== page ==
The Best Medicine

Strategies for an employee's return to work following an accident

March 13, 2024 Photo

One of the most effective ways to control a claim and lower potential exposure is to offer the claimant suitable light-duty employment with the employer or a third-party, return-to-work vendor. Doing so allows the employer to keep track of the claimant’s activities and provides leverage for resolving claims. Below are strategies for employers to follow to save costs and unnecessary litigation.

Pre-Claim Strategies

Returning an injured employee to work starts before the accident has even occurred. Ideally, employers should have a valid panel of physicians posted in several locations on their premises and a defined chain of notification when accidents are reported to supervisors. When an employee reports an accident, the supervisor should immediately notify management so it can be recorded, and the injured employee can be offered treatment.

The employer should also identify potential job duties that could be performed under work restrictions, i.e., mostly sedentary, or minimal lifting. This way, employers can be prepared with job offers when the injured employee has attended his initial medical evaluation.

Employers should also prepare a form letter to make written offers as soon as they know of a claim. The letter must be updated based on the injured employee's particular work restrictions, but employers can save time by not having to create a new letter for each claim.

Light-Duty Employment Within the Seven-Day Waiting Period

Usually, after the initial medical treatment, the authorized treating physician (ATP) will assign the injured employee work restrictions. If these work restrictions cannot be accommodated within a reasonable time of the treatment, i.e., one week or less, then income benefits must be commenced to avoid potential penalties.

After obtaining the light-duty work release from the ATP, the employer must identify suitable work duties within the injured employee’s restrictions. To avoid confusion, it is always best to make any job offers in writing and require a signature from the injured employee. If the job offer is refused, then the employer should note the date and time the offer was refused.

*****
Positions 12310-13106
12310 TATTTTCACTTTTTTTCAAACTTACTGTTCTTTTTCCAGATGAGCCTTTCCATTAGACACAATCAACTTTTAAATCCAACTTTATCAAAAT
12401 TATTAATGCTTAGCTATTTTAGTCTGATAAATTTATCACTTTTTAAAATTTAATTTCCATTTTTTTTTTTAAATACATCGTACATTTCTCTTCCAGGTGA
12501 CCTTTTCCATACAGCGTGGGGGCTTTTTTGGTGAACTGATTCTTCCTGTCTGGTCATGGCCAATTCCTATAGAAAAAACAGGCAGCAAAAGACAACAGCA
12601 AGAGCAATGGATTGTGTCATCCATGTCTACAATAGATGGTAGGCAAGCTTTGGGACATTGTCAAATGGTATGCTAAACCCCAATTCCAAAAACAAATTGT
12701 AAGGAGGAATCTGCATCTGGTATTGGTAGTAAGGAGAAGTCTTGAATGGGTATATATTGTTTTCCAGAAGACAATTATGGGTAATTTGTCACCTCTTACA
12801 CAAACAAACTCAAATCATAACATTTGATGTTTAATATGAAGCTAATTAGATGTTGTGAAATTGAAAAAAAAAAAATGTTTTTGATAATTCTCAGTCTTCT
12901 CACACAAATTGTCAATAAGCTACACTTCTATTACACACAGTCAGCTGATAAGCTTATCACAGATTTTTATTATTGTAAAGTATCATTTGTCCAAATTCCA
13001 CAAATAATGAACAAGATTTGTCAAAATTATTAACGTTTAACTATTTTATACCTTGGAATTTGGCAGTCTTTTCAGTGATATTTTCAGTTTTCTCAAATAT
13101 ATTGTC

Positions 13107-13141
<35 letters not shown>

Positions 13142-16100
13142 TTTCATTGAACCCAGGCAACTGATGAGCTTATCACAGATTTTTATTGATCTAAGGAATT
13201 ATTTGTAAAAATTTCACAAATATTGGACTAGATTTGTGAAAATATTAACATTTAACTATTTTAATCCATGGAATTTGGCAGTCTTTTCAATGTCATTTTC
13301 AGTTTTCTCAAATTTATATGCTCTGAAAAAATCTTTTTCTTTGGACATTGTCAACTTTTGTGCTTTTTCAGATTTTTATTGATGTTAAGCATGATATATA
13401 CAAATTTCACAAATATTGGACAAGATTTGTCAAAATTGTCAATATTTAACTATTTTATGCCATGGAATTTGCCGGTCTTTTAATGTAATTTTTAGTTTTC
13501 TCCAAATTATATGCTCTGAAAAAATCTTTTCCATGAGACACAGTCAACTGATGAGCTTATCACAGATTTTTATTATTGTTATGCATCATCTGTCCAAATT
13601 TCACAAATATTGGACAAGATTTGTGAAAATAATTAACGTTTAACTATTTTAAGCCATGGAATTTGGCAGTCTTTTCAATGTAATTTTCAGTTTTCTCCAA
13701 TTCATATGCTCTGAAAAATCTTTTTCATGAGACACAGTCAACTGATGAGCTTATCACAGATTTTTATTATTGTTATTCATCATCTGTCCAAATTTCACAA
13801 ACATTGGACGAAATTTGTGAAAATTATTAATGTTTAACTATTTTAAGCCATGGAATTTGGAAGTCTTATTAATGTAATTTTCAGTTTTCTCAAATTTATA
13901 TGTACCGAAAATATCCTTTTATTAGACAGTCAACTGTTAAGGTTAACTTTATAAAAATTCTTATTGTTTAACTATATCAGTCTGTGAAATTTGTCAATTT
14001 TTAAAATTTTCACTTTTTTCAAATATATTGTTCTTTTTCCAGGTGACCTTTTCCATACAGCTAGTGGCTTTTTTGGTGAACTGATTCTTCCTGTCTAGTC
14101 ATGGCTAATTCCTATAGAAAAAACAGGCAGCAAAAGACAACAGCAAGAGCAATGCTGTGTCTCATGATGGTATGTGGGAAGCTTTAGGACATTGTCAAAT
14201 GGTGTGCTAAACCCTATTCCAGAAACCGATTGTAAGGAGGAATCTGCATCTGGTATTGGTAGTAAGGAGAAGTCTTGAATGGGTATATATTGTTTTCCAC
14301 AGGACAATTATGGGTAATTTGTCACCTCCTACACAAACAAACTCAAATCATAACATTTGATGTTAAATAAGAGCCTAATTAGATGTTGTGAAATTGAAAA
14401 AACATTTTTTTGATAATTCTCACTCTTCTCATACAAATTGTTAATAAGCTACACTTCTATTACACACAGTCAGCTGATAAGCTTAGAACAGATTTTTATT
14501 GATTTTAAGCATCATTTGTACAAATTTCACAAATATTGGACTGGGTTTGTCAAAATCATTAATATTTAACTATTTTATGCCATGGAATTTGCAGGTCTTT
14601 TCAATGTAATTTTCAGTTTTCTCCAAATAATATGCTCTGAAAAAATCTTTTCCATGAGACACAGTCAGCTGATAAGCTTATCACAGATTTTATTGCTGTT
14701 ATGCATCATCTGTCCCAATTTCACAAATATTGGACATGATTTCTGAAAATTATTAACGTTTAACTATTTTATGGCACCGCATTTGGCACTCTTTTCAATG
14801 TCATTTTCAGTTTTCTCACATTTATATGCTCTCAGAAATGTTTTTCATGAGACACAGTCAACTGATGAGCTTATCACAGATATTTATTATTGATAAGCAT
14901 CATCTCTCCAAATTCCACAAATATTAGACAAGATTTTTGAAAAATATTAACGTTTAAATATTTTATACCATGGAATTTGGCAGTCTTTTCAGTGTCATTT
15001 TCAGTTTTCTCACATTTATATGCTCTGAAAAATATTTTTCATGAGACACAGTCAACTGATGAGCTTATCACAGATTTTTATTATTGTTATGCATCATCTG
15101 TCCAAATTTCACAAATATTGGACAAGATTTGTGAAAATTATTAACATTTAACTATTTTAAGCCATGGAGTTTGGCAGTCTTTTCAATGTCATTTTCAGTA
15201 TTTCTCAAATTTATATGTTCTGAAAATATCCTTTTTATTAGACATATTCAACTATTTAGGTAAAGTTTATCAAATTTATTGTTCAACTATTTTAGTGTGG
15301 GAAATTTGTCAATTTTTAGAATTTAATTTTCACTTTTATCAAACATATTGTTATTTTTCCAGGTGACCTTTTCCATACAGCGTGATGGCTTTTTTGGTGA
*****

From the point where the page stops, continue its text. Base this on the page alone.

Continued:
Returning to Work Through the WC-240 Process

After income benefits begin, the employer can seek the injured employee's return via the WC-240 process. In this situation, the employer/insurer must obtain a light-duty work release from the ATP and then prepare a WC-240A job description by identifying the physical demands of the light-duty job. After the WC-240A is prepared, the employer/insurer will send it to the ATP, the injured employee and their attorney as required by Board Rule 240. 

Employers should remember that the position offered to the injured employee does not have to match their pre-accident position. Further, even if the employer cannot offer full-time work, providing limited hours can still be helpful as it forces the claimant to come in every day.

Board Rule 240 also requires the ATP to approve the WC-240A within 60 days of the claimant’s last examination. Therefore, follow-up with the physician’s office may be necessary to ensure the job is approved within the deadline. 

After the WC-240A job description is approved by the ATP, the employer/insurer must prepare a WC-240. Board Rule 240 requires that the injured employee be given notice at least ten days before their scheduled return date. The WC-240 must be sent to the injured employee and their attorney, along with the WC-240A signed by the ATP.